On the women’s and men’s side, there were Norwegian cheers in Lillehammer, but the show jumping course in Lillehammer didn’t go smoothly.
For a long time there were only a few pedals on the ground after the women’s race was delayed by more than half an hour due to heavy snow.
On the ground, someone wearing a national team jacket stood up and gradually walked out.
– I offered to introduce myself, says an annoyed Klas Priddy Brathen to NRK.
And when it was clear for the men’s qualification, the entire Norwegian coaching team and many other coaches from different countries had to go out to fix the overrun.
– There was a small bump that caused it to be uneven from the jump, which we had to fix. It was hard at first that there were so few who could step on the ground. It was a bit of a challenge, says Alexander Stockl, coach of the men’s national team.
Bråthen did not like the fact that the organizers did not have the ground ready before the start of the competition before the women’s show jumping.
What is happening now is not good at all. There is no doubt that this is not good for the regulator. I wouldn’t put all the blame on the organiser, but we have to be ready, the sporting director said when the women’s race was postponed and added:
Once again there is room for criticism of Lillehammer as an organizer. He’s not lucky, because we need a World Cup race in Lillehammer.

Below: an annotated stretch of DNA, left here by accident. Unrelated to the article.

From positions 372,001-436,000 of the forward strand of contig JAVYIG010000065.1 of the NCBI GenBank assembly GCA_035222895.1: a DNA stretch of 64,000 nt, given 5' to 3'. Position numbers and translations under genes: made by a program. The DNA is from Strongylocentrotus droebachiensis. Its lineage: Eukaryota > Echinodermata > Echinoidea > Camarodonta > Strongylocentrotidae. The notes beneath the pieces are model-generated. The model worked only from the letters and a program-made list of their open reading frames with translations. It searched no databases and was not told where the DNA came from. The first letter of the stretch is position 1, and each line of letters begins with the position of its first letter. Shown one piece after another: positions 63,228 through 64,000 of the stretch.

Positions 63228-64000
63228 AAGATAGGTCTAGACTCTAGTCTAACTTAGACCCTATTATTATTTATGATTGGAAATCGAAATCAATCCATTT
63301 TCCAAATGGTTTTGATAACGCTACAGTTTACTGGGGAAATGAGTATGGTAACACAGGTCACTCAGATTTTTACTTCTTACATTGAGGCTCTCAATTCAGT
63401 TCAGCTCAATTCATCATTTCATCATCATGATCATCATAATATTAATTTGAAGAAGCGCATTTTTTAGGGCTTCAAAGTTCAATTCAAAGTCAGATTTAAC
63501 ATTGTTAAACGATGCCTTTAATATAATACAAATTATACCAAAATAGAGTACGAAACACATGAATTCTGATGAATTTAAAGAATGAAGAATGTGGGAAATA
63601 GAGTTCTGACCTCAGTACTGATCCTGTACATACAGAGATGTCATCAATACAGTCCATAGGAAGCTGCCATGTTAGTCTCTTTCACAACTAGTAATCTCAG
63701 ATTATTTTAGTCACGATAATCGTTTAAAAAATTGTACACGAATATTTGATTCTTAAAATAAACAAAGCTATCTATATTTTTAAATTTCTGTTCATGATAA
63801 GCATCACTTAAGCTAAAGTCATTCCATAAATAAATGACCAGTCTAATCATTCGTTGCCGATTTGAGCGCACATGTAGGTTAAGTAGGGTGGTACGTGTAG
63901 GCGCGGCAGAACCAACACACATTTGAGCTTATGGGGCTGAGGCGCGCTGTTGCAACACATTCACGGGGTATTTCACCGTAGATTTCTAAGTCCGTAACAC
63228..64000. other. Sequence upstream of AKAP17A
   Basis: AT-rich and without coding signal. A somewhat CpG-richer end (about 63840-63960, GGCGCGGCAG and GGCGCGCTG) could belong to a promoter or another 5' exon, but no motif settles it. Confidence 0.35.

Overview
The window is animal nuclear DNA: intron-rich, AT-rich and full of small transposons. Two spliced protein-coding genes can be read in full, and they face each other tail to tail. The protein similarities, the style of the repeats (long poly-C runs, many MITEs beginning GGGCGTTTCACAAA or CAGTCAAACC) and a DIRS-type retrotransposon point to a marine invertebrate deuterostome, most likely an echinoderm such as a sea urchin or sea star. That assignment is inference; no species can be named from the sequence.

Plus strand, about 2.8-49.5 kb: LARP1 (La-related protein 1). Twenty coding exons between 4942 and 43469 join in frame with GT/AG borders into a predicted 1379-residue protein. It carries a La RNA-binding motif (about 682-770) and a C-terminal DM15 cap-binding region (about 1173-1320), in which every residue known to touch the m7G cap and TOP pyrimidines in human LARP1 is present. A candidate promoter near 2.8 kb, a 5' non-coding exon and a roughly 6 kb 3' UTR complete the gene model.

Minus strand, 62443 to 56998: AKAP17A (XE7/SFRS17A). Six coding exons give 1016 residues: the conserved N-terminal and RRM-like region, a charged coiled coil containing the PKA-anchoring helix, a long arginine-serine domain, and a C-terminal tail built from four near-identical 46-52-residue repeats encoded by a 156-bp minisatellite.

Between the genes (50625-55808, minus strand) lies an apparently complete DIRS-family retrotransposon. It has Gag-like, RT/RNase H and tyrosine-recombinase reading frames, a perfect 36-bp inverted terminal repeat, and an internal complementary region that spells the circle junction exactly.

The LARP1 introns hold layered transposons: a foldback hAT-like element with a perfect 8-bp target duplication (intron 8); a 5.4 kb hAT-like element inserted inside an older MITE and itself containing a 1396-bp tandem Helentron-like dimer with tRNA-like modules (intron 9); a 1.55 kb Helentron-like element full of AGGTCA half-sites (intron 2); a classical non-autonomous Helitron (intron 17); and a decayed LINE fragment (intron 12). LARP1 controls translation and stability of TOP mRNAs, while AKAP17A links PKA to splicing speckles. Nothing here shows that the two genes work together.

– There may be an organizational issue here. This is a problem that can be easily solved. A lot of snow was expected, NRK commentator Ingrid Sørli-Glumnes said.
The local organizer in Lillehammer says that there was wetter snow than initially thought between the pedal of the machine and the start of the race. The blunder occurred when they ran the pedal machine up and down in the secondary race between qualifying and the race.
– It snowed more than we thought it would and it’s more resilient than we thought. The fact that we ran two runs with the pedal machine made the snow on top more pliable, so we simply had to skip it farther, Olympic Park Director Geir Olaf Andersen tells NRK.
– It was a fatal miscalculation. We got out so late with the pedals, we should have come in earlier.
– Does the support device have someone out and about?
– It may be.
Later, NRK confirmed that the jumpers’ event director, Ståle Villumstad, was off the pedals to prepare the ground.
– Some pedals sat down and weren’t ready, because we thought they’d last with a machine. It was definitely not good enough, says Andersen, and it was a gross miscalculation.
Bråthen believes this joins a string of bad decisions by the regulator in Lillehammer. However, the director of the Olympic Park is not worried that this will affect future events.
– We can start off by being very modest today, but then I think we’ve had reports from the organizers that we have a very good relationship here. So it’s probably a combination, but unfortunately I didn’t push myself too hard today.
Granerud took command of Raw Air
There was a great effort for the Norwegian team in the men’s heat with four Norwegians finishing in the top five.